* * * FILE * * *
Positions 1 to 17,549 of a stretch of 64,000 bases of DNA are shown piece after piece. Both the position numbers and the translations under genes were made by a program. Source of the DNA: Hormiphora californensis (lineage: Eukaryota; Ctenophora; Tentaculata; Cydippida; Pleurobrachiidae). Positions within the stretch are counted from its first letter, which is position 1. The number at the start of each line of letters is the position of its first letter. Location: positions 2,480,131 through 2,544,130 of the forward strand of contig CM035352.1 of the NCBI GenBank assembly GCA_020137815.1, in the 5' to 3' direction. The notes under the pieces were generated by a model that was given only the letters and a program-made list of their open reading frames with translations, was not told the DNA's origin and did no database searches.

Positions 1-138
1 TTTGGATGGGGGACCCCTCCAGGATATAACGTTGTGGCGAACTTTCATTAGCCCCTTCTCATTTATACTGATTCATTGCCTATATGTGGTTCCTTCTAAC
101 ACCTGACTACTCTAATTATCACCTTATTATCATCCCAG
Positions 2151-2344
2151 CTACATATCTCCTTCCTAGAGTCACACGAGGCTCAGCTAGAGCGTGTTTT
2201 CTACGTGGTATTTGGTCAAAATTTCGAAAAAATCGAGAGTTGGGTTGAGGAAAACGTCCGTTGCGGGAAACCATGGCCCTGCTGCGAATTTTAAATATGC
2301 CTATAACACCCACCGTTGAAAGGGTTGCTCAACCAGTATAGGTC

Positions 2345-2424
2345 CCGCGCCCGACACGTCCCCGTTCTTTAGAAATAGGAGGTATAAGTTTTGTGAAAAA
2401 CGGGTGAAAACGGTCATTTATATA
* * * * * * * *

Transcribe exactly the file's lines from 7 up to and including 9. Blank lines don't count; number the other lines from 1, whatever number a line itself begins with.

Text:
2201 CTACGTGGTATTTGGTCAAAATTTCGAAAAAATCGAGAGTTGGGTTGAGGAAAACGTCCGTTGCGGGAAACCATGGCCCTGCTGCGAATTTTAAATATGC
2301 CTATAACACCCACCGTTGAAAGGGTTGCTCAACCAGTATAGGTC

Positions 2345-2424